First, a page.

SPS has seven staff divisions - Operations, Staff Development, Corporate Services, Rehabilitation & Reintegration, Strategic Planning & Research, Intelligence, and Psychological & Correctional Rehabilitation Division (PCRD) – that comprise 29 staff units; as well as three standalone units, namely, Corporate Communications & Relations, Provost, and Staff Inspectorate.

Department / Division Director / Commander
Corporate Communications & Relations Division AC Kong Ling Chieh Titus
Operations Division SAC Koh Tong Hai
Staff Development Division Ms Cecilia Chew Li-Hwa
Rehabilitation & Reintegration Division SAC Lee Kwai Sem
Logistics & Finance Division SAC Chiew Honk Meng
Intelligence Division SAC Chew Chwee Leong Vincent
Strategic Planning Division DAC Foo Ee Lin
Psychological and Correctional Rehabilitation Division Leo Hee Sun Timothy
Transformation & Technology Division DAC Loh Teck En
Inspectorate and Review Division SUPT Kan Hsueh Yee Carolyn
Provost Division SUPT Lam Mong Teng
Cluster A Management Office DAC Lim Ai Lian Caroline
Cluster B Management Office AC Chia Jin Ming Benjamin
Cluster C Management Office DAC Tan Eng Keong
Community Corrections Command AC Rockey Francisco Junior
Operations and Security Command DAC Soh Beng Koon

Related InitiativesEdit

CARE NetworkEdit

The Community Action for the Rehabilitation of Ex-Offenders (CARE) Network was formed in May 2000 to coordinate and to improve the effectiveness of various agencies engaging in rehabilitative works for ex-offenders in Singapore.

The CARE Network is the first formal structure that brings together key community and government agencies to promote seamless in-care to aftercare support for ex-offenders. The Network consists of 8 major community and government organisations responsible for the rehabilitation of ex-offenders.


  • To improve the quality of rehabilitative services through knowledge-sharing
  • To build awareness and understanding of the rehabilitative process amongst the general public
  • To increase efficiency by reducing duplication of work and services between member agencies
  • To create a seamless transfer for offenders from in-care to aftercare
  • To mobilise and facilitate the community to take action toward rendering appropriate support services to help ex-offenders and their families reintegrate into the society[citation needed]

The CARE Network has several initiatives to help ex-offenders reintegrate into society, including rehabilitative and aftercare programmes. It has developed several aftercare initiatives which include:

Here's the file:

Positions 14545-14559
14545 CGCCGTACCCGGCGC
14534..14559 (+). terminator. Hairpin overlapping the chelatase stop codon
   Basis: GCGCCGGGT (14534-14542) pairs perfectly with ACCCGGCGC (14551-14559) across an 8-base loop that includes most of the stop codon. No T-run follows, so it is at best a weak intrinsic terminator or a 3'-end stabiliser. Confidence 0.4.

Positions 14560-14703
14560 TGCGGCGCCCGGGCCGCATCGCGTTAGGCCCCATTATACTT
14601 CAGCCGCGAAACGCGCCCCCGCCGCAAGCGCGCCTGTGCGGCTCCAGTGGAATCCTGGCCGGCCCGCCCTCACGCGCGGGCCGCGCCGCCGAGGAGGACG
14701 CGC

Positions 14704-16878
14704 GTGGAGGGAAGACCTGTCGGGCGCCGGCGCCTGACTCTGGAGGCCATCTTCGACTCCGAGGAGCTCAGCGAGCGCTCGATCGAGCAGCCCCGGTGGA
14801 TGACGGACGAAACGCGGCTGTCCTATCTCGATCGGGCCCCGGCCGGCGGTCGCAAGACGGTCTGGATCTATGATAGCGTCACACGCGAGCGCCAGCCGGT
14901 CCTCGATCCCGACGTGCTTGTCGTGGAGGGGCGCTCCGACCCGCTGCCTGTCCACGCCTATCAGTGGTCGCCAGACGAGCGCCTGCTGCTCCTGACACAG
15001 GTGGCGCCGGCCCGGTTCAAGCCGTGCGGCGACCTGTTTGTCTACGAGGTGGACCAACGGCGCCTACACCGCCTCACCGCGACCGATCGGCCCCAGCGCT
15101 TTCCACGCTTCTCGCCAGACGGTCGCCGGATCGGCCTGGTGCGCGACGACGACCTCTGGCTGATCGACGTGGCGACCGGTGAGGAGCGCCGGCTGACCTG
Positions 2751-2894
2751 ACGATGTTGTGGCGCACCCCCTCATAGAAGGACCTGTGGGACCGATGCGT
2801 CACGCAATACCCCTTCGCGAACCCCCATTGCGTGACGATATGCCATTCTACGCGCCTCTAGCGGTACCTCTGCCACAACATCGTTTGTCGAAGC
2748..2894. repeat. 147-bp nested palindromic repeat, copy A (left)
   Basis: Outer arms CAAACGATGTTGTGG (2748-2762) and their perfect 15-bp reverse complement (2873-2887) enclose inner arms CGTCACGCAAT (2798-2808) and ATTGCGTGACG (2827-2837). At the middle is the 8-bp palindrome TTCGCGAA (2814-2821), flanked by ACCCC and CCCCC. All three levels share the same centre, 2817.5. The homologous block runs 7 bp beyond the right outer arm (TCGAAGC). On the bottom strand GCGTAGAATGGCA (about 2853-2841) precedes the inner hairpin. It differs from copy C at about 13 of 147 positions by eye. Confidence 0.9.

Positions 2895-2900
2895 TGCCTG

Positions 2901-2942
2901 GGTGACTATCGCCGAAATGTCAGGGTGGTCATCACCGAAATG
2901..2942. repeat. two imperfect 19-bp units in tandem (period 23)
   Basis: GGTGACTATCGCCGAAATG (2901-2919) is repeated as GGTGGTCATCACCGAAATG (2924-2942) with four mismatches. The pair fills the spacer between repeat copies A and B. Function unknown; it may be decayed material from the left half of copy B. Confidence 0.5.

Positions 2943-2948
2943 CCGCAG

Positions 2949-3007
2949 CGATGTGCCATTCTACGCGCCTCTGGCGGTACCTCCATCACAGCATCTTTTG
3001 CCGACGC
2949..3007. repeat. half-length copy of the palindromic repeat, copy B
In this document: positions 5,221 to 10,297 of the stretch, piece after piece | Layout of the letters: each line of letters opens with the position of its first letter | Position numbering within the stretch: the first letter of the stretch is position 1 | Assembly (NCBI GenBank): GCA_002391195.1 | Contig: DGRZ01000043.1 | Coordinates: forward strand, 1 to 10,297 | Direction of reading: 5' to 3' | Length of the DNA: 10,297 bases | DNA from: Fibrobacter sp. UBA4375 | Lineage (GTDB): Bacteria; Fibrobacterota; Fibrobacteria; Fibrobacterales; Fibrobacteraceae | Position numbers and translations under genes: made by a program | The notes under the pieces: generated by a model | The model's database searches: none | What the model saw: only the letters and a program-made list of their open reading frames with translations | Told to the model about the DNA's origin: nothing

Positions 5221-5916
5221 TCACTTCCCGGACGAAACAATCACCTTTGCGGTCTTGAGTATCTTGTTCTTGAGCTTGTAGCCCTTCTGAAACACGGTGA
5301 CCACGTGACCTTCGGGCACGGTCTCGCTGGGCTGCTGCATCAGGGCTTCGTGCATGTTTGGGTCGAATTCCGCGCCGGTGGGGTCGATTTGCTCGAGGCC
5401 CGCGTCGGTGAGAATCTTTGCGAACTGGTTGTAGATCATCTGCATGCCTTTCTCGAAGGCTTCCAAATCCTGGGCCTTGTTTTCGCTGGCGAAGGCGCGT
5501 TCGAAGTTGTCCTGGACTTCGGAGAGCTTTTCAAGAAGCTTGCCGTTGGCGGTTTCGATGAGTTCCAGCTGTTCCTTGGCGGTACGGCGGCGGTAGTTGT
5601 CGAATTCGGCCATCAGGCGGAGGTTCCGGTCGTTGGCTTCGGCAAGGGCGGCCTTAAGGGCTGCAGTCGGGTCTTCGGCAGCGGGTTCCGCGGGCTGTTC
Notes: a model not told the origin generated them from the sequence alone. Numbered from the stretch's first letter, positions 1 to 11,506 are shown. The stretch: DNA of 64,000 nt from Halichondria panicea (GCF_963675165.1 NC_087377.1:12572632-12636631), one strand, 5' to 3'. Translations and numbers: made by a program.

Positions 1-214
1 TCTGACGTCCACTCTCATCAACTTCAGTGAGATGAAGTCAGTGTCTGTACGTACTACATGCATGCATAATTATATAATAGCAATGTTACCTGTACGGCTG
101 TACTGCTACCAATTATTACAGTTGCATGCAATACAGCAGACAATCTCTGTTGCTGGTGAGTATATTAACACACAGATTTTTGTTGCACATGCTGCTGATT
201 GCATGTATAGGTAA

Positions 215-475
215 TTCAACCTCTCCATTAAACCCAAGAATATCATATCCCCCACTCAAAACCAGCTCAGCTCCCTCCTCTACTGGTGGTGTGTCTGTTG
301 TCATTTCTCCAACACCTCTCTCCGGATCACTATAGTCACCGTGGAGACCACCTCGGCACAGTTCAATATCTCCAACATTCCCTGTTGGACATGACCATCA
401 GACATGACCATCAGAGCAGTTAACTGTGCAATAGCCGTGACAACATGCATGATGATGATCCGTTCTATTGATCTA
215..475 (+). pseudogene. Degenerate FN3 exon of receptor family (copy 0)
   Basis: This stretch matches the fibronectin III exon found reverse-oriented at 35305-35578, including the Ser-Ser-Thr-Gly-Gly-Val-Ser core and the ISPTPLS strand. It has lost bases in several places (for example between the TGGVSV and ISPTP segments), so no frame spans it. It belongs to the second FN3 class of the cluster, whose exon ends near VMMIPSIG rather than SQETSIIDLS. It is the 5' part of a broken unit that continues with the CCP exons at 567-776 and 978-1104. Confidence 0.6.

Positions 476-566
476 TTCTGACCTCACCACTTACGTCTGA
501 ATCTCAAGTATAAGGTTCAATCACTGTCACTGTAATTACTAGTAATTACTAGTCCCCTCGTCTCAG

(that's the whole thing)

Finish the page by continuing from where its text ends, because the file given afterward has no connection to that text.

a. Yellow Ribbon Project

Launched in 2004 as one of the CARE Network's key initiatives, the Yellow Ribbon Project seeks to engage the community in accepting ex-offenders and their families.[citation needed]

b. Case Management Framework

The Case Management Framework was initiated in March 2001 to ensure continuity in an inmate’s rehabilitative process before and after he is released.

The service involves:

  • Assessing an inmate’s individual needs
  • Identifying appropriate services that meet his needs
  • Developing a comprehensive plan of service tailored to the individual
  • Advocating the client’s access to and use of services
  • Monitoring and evaluating the effectiveness of delivery of services

The service is delivered by full-time Aftercare Case Managers (ACMs) from the Singapore After-Care Association (SACA)[4] and Singapore Anti-Narcotics Association (SANA),[5] which start to see inmates two months ahead of their release.

c. Lee Foundation Education Assistance Scheme

The scheme, launched on 27 September 2003, provides financial assistance to ex-offenders in their academic pursuits. The Foundation aims to provide opportunities for ex-offenders who are needy and would like to continue with their studies.[citation needed]

The scheme is currently administered by SACA.

d. Professionalism In The Aftercare Sector

Building the aftercare sector is necessary for raising the level of expertise to ensure that services are delivered in a professional and ethical way. In 2006, the Core Competencies of Aftercare Case Managers and the Training Roadmap was developed. The Best Practice Guidelines and Work Process System were also developed with support from the National Council of Social Service. These initiatives help aftercare professionals identify and develop core skills needed to serve the clients.

e. Prisons Halfway House Scheme

The Prisons Halfway House Scheme, which started in April 1995, allows amenable offenders of Drug Rehabilitation Centres and Prisons without strong family support to spend their last stage of their detention at the halfway houses.

To enhance the provision of transitional care to better meet the needs of offenders, the Halfway House Service Model was launched in October 2010. This new service model provides a framework to enable halfway houses to operate a consistent and dedicated programme based on stipulated service requirements. Structured and professional rehabilitation services would be provided to facilitate offenders’ reintegration into the society. Currently, there are eight halfway houses participating in Prisons Halfway House Scheme and administering the Service Model.

f. Singapore Prisons Emergency Action Response (SPEAR)

SPEAR is a specialist force that is deployed for various high-risk, special operations. SPEAR officers specialise in Close Quarters Riot Control, High-Risk Inmates’ Transportation, Close Protection, Less Lethal Weaponry, Dynamic Entry, Cell Extractions and other tactical skills.[citation needed]

Their core functions include responding to prison contingencies and exercises, performing high-risk escort duties and training prison officers in various core tactical skills.

Prison features and developmentsEdit

Inmate Self-Service Kiosk (iKiosk)Edit

The Inmate Self-Service Kiosk (iKiosk) is a Self-Service Kiosk developed and custom-built for the Singapore Prison Service by NCS. The design of the iKiosk caters for the Prison environment where special consideration is taken for safety and security. The iKiosk is tamper-proof, smooth-edged, fabricated with 17-inch tempered-glass monitor to withstand high impacts and comes with a barcode scanner to authenticate inmates’ wrist tags .